Maybe because of my recent real estate adventure I have been thinking about change and permanence in the places we choose to live. Buying a home is a huge investment and we all want our chosen neighborhoods to thrive and prosper. But what happens when it doesn't? Houston is famous for having no zoning, but subdivision deed restrictions and HOAs can be quite strong in preserving property standards and values. Still, we all know of areas that changed for the worse over time. Once nice neighborhoods that have descended into rental hell and too much crime, or become victims of freeway expansions no one would of dreamed of 30 years ago.
Sometimes neighborhoods are revitalized by gentrification where trendy young couples buy and renovate older houses, but the new higher property taxes from rising values are often a burden on long term residents. We are experiencing cheap gasoline at the moment, but far flung neighborhoods with long commutes can suffer when gas prices invariably rise. It is often a crap shoot - will this house in this neighborhood suit my needs as time goes by? Is this a good investment or will I lose money if I have to sell and move?
But what happens when future events are totally beyond your imagination? When you can't control what happens to your neighborhood? When you are at the mercy of the weather and the state? This week we are going to explore a neighborhood that no longer exists.
Thanks to Google Earth we can see how Brownwood subdivision looked in 1953. Surrounded by three bays on the edge of Baytown, Texas, the area was developed after WWII by Humble Oil as an alternative to providing housing for its executives. The petrochemical industry had quickly switched over from war necessities to industrial and consumer supplies such as additives for paint, adhesives, fertilizers and the all important plastics. Brownwood wasn't exclusive for petrochemical industry employees and it quickly built out with waterfront and water view homes. A very nice neighborhood to raise a family.
The same booming industry that provided jobs for the post-war economic expansion needed vast amounts of water for all the plants on the east side. Surface water is much more expensive to process; well-derived water is cheap. So, massive amounts of water were pumped out of the underlying aquifers. And because the area sits on alternating layers of sand and a highly compressible clay, the land began to subside.
At an alarming rate.
Soon Brownwood had flooding from tropical storms and hurricanes, then over time as the land continued to subside, from high winds pushing the water toward land and finally, even high tides. The civic association fought valiantly for aid and help; a perimeter road was elevated 7 feet so the residents would have an escape route. It too subsided and eventually the protected interior flooded.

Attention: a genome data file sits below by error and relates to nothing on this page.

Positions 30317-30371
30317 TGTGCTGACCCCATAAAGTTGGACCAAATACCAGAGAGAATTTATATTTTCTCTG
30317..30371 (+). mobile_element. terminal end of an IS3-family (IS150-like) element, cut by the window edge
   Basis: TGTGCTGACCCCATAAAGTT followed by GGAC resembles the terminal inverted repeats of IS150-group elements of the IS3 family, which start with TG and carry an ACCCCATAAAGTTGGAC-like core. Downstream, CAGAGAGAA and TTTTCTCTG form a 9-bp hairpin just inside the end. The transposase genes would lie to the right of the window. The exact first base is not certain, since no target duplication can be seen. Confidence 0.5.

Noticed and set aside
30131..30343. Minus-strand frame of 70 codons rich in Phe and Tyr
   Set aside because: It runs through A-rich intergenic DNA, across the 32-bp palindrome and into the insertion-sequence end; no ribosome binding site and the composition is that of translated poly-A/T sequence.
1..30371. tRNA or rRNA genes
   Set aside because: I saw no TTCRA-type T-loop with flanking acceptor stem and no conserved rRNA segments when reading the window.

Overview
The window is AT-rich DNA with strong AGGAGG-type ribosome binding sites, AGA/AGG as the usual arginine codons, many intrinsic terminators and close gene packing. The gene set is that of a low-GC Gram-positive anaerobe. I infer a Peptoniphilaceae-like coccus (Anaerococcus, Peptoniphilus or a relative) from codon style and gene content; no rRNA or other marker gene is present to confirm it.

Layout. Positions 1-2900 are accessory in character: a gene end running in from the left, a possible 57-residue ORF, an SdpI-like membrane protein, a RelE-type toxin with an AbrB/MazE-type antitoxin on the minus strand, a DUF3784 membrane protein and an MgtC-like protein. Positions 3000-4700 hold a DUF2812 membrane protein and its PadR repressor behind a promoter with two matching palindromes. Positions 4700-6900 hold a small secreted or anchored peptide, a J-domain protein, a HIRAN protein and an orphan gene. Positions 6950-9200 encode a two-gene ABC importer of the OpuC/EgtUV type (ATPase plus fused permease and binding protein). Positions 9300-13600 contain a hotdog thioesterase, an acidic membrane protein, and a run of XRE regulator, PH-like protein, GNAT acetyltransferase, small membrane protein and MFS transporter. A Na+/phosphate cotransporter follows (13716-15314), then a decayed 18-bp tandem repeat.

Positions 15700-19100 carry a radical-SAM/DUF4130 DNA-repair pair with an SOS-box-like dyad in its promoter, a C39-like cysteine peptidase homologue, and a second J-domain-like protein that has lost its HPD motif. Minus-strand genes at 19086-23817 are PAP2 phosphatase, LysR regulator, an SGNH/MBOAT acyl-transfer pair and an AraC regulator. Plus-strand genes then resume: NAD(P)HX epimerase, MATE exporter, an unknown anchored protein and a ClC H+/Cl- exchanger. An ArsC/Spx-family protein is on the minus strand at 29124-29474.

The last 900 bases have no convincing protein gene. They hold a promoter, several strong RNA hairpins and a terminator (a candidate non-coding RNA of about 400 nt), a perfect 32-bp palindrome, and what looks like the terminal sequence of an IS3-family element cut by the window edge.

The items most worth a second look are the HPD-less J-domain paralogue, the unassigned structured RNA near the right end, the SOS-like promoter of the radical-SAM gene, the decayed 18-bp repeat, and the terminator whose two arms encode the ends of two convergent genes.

All this time the owners could not sell or insure their properties. It became an cheap rental community of adventurous souls who could evacuate at a moment's notice, or had no possessions worth saving.
There were other subdivisions affected by the subsidence; I can remember weather forecasts of heavy rain events and the residents of Sagemont off the Gulf Freeway would park their cars on overpasses because the homes flooded so often.
The plight of Brownwood highlighted the wide-spread problem of subsidence and led to the eventual creation of the the Harris Galveston Subsidence District to regulate the withdrawal of ground water. Texas has an ongoing battle for water; residential, commercial and agricultural needs all jockey for access.
The final event in Brownwood's sad life was Hurricane Alicia on Aug. 18, 1983. After the storm, the city of Baytown banned human habitation and forced the remaining residents to leave. You can watch this video of how it looked a year and half later.
Houses were bought and bulldozed. The city of Baytown got some funding for marsh reclamation and the Baytown Nature Center was opened in 1994.
Today there are birds and wildlife, places to fish and a children's park where houses once stood. Some of the interior streets remain and occasionally you see a row of trees where a house might have stood.
This was once a subdivision street full of houses... and they looked a lot like yours and mine.
You can still see the San Jacinto Monument across the bay. The surrounding land there has also subsided. Remember when I went out there a few years ago? I wrote about it in The Startup of 1836.
But, the birds are happy. We regularly check out the ponds and marsh for herons, egrets, rails and in the winter, Ospreys. It really is a nice park for birds, and only about 30 miles from my home.
This Great Blue Heron is perched on a submerged tree that might have been planted in someone's yard. The shallow area near shore has many dead tree stumps. And even the remains of a swimming pool.
I suppose a lot of people enjoy the nature preserve and park without thinking of its history. It is wonderful the area is home to wildlife instead of becoming a dump or landfill. But I always think about the lost dreams.
Do you remember the Brownwood stories in the news? Do you have any real estate stories? I know several of my readers survived the crash in the early 80s by the skin of their teeth and some help from the major oilcos. I feel fortunate I completed the sale of my townhouse last week because this downturn is going to be felt... sooner or later.
Do you like your neighborhood? What stage do you think you are in? Growth, stability, decline or renewal? Let me know in the comments below.